One of the most famous privately owned aquariums in the world belongs to David Saxby, the managing director of D-D The Aquarium Solution. Considered a masterpiece by enthusiasts across the globe — a quick internet search of his name produces numerous gushing articles and fishkeeping forums overrun with fans hailing his creation — the aquarium, built into his London home, contains not only hundreds of different ornamental fish, but also strikingly colourful corals.
It’s truly breathtaking.
‘It’s been a journey to get here — I’ve had to learn a lot over the years,’ Mr Saxby smiles modestly. ‘That’s the beauty of the hobby: it’s not only having the corals and the fish, but learning the method, too. The secret of this tank is the water quality and the ability to mimic the sea. You’re not really keeping fish or corals — you’re keeping water.’
He was eight years old when his parents gave him two goldfish and his interest was sparked. There are too many varieties in his current tank to list, but a small selection includes bright yellow tangs, rabbitfish, angelfish, beautiful blue damselfish, a mystery wrasse and I even spot a ‘Nemo’ or two.
‘It’s impossible to tell you how many fish I have in there, as it’s rather difficult to count them,’ he laments. ‘I spend most evenings sitting here in front of the tank, watching them all. I’m completely drawn to it.’
Mr Saxby is, however, quick to point out that having this fish tank hasn’t been all plain sailing. Along with the complex technical aspects of installing it, there was the question of securing his wife’s approval.
‘When I brought up the size of the aquarium, she said “Absolutely not”,’ he recalls. ‘It was only when I suggested that I bought the flat next door, so we’d have the bigger space, that she agreed.
‘She didn’t see the tank while it was being constructed and, when it was finished, before any of the water was in, I brought her in to see it and she went completely crazy. I told her to wait until it was finished and, thankfully, here we are.’
Like anything worthwhile, keeping ornamental fish isn’t without its challenges. Creating the correct environment for the variety of fish you own is essential and maintaining it is time-consuming and can be costly. Marine fish tanks require expensive equipment; outdoor freshwater ponds come with the risk of predators.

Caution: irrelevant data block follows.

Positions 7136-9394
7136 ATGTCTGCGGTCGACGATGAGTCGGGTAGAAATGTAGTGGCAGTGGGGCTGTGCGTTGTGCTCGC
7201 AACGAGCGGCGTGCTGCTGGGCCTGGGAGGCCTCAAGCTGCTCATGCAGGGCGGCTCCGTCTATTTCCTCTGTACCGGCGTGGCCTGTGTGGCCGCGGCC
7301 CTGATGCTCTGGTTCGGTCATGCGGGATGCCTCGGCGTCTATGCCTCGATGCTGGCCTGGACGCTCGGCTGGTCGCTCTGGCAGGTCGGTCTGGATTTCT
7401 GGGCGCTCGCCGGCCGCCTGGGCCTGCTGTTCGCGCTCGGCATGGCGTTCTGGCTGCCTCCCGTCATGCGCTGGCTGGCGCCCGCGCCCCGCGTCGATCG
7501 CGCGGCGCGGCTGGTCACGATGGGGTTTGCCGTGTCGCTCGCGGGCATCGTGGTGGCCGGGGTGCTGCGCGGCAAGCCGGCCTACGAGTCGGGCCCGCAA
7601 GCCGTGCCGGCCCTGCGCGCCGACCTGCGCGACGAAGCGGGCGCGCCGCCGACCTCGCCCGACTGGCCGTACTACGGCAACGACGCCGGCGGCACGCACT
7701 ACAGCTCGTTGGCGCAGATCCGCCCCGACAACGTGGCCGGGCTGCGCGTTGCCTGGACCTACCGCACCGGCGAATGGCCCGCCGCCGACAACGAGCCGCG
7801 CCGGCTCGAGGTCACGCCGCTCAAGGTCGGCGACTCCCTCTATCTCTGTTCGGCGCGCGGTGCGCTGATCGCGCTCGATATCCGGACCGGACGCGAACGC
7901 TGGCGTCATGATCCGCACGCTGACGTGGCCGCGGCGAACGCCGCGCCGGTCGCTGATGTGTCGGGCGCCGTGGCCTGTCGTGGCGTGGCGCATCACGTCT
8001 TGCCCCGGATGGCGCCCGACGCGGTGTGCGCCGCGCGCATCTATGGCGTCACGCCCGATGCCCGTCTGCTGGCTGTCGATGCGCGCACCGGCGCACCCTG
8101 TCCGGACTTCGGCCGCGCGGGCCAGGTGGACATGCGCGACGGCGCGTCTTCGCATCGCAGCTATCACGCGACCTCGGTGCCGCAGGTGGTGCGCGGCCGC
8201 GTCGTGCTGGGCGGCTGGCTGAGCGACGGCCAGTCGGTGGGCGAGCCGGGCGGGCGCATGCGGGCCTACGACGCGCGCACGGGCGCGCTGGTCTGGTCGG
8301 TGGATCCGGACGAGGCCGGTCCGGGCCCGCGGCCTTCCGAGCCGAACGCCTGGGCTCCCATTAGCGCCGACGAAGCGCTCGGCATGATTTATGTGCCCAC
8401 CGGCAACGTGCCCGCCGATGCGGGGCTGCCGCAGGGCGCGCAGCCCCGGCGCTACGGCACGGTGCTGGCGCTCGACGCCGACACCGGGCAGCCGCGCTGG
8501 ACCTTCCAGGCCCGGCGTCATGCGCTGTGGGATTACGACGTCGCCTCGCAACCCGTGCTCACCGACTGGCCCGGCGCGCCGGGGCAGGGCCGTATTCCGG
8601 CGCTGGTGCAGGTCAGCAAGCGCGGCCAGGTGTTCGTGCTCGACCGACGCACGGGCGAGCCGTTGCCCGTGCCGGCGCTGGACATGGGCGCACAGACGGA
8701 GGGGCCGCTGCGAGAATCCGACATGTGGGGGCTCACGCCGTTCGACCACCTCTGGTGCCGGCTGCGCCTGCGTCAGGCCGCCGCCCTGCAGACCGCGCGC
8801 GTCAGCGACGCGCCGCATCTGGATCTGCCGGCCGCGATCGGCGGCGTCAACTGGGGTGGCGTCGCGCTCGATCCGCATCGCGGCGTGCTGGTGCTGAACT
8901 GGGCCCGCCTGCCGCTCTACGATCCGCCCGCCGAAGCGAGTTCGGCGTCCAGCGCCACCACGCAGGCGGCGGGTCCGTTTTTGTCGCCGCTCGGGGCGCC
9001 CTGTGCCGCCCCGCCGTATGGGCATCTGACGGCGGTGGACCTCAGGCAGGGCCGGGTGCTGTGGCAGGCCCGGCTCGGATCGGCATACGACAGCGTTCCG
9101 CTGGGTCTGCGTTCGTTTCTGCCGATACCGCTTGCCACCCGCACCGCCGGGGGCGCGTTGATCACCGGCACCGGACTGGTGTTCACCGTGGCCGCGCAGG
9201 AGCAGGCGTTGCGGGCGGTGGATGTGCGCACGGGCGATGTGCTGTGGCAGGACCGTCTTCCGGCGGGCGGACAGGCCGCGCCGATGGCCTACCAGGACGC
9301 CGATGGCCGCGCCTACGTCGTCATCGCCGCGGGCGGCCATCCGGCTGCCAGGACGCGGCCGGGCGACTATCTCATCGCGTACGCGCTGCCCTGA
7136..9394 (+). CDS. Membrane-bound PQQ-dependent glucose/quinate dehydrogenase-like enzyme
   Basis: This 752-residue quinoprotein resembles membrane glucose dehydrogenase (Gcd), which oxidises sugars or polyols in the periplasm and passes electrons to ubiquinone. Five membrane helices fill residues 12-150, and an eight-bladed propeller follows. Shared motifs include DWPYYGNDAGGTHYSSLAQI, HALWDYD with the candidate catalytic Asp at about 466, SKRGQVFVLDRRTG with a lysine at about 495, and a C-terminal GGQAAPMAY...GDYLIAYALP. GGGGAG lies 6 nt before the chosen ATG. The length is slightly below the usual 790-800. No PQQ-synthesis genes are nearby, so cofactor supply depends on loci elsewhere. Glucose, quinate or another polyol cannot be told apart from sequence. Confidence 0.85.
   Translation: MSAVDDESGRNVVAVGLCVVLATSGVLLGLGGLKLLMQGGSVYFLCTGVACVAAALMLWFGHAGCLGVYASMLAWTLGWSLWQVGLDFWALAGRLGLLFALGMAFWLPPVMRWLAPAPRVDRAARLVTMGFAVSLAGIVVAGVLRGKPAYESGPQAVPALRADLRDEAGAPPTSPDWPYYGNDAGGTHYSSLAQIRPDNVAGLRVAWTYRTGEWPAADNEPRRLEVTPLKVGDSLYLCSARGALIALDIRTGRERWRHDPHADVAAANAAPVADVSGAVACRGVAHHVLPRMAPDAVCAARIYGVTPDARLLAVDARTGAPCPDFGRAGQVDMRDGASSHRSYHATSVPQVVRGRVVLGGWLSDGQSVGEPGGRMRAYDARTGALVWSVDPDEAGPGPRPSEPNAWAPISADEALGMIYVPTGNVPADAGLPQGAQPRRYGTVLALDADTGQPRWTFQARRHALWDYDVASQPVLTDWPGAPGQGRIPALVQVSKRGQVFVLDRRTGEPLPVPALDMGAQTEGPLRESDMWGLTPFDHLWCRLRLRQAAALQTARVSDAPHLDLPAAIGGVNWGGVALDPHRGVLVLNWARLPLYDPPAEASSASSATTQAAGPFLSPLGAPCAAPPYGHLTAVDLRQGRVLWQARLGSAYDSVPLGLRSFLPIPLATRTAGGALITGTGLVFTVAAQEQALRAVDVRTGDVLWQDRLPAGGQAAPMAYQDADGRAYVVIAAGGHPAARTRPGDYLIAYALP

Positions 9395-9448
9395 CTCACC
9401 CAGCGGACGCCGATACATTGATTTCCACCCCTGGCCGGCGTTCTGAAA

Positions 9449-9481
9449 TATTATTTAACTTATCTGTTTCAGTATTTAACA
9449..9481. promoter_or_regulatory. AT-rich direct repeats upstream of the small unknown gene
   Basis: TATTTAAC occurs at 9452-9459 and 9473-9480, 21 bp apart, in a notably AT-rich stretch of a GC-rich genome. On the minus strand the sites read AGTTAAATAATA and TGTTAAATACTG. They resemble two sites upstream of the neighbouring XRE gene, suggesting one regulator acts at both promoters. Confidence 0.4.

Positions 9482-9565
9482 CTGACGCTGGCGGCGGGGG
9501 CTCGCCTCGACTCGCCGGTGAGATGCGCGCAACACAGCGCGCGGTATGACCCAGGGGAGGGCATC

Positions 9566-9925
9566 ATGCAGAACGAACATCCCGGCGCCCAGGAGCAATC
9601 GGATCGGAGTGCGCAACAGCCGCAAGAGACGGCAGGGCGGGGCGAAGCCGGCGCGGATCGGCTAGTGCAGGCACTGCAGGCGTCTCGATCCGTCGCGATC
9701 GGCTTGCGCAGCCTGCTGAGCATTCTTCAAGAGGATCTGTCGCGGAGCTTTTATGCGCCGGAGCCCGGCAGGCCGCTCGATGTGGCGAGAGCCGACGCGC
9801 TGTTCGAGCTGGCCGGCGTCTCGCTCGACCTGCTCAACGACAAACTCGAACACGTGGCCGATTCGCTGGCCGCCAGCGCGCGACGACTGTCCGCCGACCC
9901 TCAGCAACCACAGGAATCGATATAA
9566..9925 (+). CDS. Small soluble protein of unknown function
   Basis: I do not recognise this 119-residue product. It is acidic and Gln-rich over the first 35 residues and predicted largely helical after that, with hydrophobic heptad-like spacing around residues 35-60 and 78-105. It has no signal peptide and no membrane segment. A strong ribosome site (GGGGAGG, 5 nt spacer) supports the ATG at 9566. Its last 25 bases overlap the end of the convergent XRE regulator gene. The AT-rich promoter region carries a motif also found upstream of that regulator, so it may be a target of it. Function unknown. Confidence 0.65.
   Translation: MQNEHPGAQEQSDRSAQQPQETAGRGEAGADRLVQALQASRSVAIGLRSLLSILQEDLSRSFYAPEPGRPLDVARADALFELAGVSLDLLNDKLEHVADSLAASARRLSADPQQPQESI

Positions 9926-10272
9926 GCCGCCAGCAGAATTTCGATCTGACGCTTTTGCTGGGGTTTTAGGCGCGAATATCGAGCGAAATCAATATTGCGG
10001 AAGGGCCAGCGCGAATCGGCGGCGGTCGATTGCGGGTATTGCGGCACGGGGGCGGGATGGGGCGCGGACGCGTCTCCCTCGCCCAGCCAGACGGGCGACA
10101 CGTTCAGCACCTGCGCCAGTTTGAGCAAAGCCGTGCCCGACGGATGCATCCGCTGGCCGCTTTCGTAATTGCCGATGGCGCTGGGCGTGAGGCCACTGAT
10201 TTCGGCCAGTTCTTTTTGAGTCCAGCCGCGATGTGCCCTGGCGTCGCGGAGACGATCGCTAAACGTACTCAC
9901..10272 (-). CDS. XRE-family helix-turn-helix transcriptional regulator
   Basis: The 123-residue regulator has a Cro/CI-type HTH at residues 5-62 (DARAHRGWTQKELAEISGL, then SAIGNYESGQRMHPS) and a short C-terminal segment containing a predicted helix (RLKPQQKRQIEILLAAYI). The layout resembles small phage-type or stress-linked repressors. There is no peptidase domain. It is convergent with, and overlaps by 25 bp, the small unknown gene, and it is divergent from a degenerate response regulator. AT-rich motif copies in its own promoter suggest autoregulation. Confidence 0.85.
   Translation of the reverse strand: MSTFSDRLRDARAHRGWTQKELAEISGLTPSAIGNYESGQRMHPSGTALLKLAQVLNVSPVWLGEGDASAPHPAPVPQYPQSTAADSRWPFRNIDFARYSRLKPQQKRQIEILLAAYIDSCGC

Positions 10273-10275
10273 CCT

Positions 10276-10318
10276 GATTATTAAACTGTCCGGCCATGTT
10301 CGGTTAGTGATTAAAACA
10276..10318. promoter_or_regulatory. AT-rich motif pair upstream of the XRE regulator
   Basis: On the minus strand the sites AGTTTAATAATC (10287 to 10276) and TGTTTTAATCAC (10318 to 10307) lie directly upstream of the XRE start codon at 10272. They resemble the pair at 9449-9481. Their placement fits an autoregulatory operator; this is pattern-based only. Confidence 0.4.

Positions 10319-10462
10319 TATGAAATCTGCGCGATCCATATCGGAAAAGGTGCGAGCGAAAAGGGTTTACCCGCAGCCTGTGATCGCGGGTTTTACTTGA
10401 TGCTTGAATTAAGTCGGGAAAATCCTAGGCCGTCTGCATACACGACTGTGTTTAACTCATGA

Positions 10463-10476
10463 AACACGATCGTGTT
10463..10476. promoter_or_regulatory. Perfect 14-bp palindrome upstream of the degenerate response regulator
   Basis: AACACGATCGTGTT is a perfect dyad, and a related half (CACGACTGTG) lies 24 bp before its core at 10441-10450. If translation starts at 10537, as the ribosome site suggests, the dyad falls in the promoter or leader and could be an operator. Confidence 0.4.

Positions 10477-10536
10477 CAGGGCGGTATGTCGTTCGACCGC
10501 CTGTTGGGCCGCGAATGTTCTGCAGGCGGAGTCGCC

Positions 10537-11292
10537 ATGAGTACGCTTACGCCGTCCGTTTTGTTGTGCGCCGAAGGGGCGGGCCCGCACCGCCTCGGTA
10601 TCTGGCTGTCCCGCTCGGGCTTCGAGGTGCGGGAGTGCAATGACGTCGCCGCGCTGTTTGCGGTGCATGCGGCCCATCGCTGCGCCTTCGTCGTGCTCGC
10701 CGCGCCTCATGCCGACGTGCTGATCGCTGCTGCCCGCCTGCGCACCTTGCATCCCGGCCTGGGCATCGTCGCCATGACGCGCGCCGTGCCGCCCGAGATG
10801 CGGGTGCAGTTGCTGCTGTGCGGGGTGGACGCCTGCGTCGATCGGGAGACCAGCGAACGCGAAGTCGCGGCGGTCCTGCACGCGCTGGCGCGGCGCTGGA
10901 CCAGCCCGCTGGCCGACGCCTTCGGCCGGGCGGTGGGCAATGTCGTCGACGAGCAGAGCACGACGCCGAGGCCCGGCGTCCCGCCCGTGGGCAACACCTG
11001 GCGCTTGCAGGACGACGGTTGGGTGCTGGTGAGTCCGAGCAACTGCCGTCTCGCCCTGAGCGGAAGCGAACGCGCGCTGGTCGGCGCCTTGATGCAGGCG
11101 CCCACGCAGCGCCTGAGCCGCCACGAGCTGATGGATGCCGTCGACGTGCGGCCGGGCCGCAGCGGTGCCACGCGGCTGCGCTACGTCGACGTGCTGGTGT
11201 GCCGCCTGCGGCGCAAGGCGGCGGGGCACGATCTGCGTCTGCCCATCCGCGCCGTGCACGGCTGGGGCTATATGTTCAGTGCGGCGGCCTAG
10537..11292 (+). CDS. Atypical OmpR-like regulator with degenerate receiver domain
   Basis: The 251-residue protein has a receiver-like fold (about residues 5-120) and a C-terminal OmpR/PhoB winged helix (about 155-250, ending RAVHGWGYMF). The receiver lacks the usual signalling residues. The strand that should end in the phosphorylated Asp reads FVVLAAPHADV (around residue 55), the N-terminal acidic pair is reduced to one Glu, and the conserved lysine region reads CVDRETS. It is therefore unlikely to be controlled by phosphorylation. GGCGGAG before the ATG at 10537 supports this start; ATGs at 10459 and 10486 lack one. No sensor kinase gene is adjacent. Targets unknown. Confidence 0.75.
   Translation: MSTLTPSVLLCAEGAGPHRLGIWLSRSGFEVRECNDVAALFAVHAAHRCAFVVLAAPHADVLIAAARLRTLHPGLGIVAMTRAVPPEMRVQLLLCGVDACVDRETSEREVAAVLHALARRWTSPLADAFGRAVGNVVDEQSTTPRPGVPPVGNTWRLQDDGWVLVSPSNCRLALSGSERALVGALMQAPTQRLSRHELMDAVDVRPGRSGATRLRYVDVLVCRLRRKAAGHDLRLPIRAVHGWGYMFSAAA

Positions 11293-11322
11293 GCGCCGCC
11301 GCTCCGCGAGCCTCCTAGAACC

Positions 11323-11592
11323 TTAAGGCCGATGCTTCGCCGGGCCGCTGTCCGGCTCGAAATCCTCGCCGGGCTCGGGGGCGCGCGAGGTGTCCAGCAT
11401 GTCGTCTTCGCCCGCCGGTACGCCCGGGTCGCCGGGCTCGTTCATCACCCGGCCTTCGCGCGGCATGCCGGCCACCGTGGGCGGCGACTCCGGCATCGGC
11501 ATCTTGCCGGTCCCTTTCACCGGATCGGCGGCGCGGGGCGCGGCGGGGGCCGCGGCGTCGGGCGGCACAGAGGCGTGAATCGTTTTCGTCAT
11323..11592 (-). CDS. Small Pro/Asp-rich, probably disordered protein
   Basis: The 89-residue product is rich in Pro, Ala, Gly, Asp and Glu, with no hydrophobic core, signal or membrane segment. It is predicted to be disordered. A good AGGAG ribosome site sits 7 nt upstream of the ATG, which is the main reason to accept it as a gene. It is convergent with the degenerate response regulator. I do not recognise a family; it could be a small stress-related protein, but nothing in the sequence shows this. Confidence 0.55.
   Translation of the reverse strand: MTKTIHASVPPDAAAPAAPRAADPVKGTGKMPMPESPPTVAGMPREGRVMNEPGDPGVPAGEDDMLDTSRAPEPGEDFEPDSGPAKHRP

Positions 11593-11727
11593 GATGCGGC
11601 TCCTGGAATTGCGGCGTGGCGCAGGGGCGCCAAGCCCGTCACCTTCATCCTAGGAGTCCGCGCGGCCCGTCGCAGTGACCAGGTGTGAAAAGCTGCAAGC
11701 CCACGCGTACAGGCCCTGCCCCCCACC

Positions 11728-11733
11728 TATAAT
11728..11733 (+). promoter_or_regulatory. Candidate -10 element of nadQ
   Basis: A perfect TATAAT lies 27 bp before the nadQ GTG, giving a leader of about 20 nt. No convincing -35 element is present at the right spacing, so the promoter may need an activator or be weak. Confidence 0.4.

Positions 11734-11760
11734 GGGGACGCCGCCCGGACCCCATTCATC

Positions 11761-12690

Mrs Deterding returned from a weekend away to find the carp at Kelling Hall eaten or destroyed by otters — ‘it was heartbreaking’ — and Mrs Thiel has a pergola over her koi pond to keep the herons at bay. ‘It’s been a tough, long road of understanding how the fish operate and how to keep and protect a healthy pond. I’ve lost plenty along the way,’ Mrs Thiel admits. ‘You can’t take it lightly; the fish can live for a long time, so you need to be dedicated.’
She stresses the importance of knowing the experts in the industry to guide you through the process, rather than turning to unreliable advice on the internet, and the benefits of sourcing your fish from the right places, such as Cuttlebrook Koi Farm in Oxfordshire, one of few in the UK.
‘Our fish haven’t had to endure a stressful journey from Japan and they haven’t mixed with koi from other sources, so aren’t exposed to any diseases that can affect them,’ explains Lisa Davis, who runs Cuttlebrook with her husband, Mark. ‘Customers can visit our farm and see for themselves the healthy and caring environment that their koi come from.
‘Even after the fish we have bred leave us and go to their new homes, we provide support, however long ago it was thatthe client bought them.’
Whatever the obstacles, keeping ornamental fish is extremely rewarding when you get it right, Mrs Thiel concludes warmly. ‘On a summer’s day, I go up on the deck, put my feet up and watch my fish swimming before having a nap. And, thanks to the cover over the pond, I can do that when it’s raining, too.